How many people actually know they have chronic renal failure and have been properly diagnosed in order to receive treatment? Unfortunately, the answer to this question is not known even approximately. In a study reported at the American Society of Nephrology meeting in 2000, 889 U.S. relatives of dialysis patients were screened. The majority had signs of kidney disease, but most of these people were "unaware of their renal risk status." If we compare this statistic to people with diabetes, 70 percent of diabetics were aware that they had diabetes, while only 10 percent of subjects with evidence of chronic renal disease were aware of having it. Perhaps most alarming was the observation that the patients' physicians, when sent the results of the survey, often failed to change any aspect of their treatment. (We'll discuss this more in the next chapter.)
A survey of 1,436 adults in Venezuela revealed six individuals with persistently elevated creatinine levels, without apparent cause for acute renal failure. Only one of these six was aware of having chronic kidney disease. This was a surprisingly low frequency.
In a survey of 23,121 healthy Japanese schoolchildren, only 200 had signs of kidney disease, generally undiagnosed previously, emphasizing the relative infrequency of kidney disease in children.
In a large survey of apparently healthy adults in the United States, when the results were multiplied by the U.S. population, 800,000 adults nationwide were estimated to have serum creatinine levels above 2 mg per dl, and 10.9 million to have levels above normal (1.5 mg per dl).
Unfortunately, no surveys have determined how many of those surveyed were aware of having a high creatinine level. Defining prevalence in terms of measures whose results are not known to the subjects may be useful for fund-raising purposes, but it is not useful for these individuals' medical care.
A striking difference between true prevalence and diagnosed disease was shown in diabetic kidney disease by a report from Atlanta. In 1994 the authors reviewed hospital charts of 260 people with diabetes aged 64 to 75. Only 63 percent of the sample had their urine analyzed during their admission. Of these, 31 percent had urine protein of 1+ or greater, indicating advanced kidney disease. Twenty-five percent of the people with diabetes had elevated serum creatinine, but abnormal kidney function was noted in the discharge summaries of only 8 percent. "None [!] of these patients' medical records indicated that they had received dietary instructions about protein restriction, education about avoiding unnecessary use of NSAID's [nonsteroidal anti-inflammatory drugs, see Chapter 19], or education about diabetic renal disease." (These are some of the treatments we'll be discussing later in the book). Angiotensin-converting enzyme-inhibitors (ACEIs) or angiotensin-receptor blockers were no more likely to be used in those with abnormal renal function than in those without, despite the fact that these drugs are now widely recommended for patients with kidney disease (see Chapter 9). Thus most of these patients and their physicians apparently were unaware of the presence of renal disease and so did nothing about it.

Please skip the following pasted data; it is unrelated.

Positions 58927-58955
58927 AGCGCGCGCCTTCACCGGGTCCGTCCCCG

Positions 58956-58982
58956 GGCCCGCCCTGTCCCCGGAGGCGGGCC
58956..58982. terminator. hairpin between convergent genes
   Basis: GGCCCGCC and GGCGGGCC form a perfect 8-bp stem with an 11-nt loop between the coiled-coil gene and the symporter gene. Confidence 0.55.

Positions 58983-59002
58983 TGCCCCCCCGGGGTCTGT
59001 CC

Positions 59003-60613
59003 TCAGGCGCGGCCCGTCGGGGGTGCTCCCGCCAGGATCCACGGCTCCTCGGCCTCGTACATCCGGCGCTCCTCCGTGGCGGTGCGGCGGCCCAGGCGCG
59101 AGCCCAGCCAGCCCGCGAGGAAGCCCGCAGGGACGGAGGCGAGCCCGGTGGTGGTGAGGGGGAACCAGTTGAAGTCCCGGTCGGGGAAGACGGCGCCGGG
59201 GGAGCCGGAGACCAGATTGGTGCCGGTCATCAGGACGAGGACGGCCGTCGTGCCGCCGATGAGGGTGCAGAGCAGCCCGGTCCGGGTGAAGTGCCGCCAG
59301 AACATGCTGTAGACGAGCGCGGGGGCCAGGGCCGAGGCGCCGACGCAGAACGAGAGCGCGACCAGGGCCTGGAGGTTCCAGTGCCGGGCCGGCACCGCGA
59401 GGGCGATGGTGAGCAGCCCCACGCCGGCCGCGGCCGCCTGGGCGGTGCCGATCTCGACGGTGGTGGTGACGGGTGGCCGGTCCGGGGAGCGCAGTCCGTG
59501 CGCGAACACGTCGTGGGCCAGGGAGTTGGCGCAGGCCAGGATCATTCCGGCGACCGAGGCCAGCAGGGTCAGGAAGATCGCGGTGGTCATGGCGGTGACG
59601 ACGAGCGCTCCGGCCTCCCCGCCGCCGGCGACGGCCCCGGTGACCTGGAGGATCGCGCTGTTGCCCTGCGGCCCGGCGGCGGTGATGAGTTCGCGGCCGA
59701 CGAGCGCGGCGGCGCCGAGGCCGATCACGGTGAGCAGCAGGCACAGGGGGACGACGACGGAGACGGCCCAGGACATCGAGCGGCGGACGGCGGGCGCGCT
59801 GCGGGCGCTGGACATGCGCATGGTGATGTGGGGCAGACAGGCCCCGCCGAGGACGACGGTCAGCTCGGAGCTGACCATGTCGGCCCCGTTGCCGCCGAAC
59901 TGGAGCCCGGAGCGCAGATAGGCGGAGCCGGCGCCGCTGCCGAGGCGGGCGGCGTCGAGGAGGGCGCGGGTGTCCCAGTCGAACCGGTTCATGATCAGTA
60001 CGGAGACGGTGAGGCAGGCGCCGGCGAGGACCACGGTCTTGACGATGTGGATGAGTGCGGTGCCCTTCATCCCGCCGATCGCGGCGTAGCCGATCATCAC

A similar study of diabetic Medicare beneficiaries was reported from Seattle. Of 785 diabetics, 38 percent had urinary protein of 1+ or greater. But only 26 percent of patients known to have diabetic kidney disease and without contraindications to ACEIs were treated with ACEIs at discharge.
A recent report by Italian nephrologists documents similar findings. They reviewed the charts of 288 diabetics seen at a clinic in 1997. Although blood glucose was recorded in 99 percent, serum creatinine was recorded in only half and urine protein was seldom checked.
According to a recent summary, "30 percent to 40 percent of ESRD patients enter ESRD treatment only after an emergency-room visit triggered by undiagnosed renal failure." The authors conclude that "the pre-ESRD population is remarkably poorly followed."
In a recent review, the records of 155,076 patients who started dialysis between 1995 and 1997 were examined. Sixty percent of them had subnormal serum albumin concentrations, indicating malnutrition, and 51 percent had severe anemia. Only a small minority were treated by erythropoietin hormone injections, despite this drug being indicated for renal anemia (see Chapter 11). Heart disease was also prevalent and undertreated. The authors concluded that their data revealed
"an alarmingly poor quality of pre-ESRD care among patients beginning dialysis in United States." Clearly this circumstance accounts in part for the high morbidity and mortality of ESRD patients in the United States. The authors were unable to explain the reasons for their findings.
One factor may be the official government attitude toward pre-dialysis care, which is well illustrated by a recent pamphlet for the general public entitled "Kidney Failure: Choosing a Treatment That's Right for You" released by the National Institute of Diabetes and Digestive and Kidney Diseases. The pamphlet describes dialysis and transplantation but makes no mention of predialysis care. However, the National Institutes of Health has started a program with the express purpose of education in predialysis care.
It is clear that early renal insufficiency is still widely ignored in the United States.
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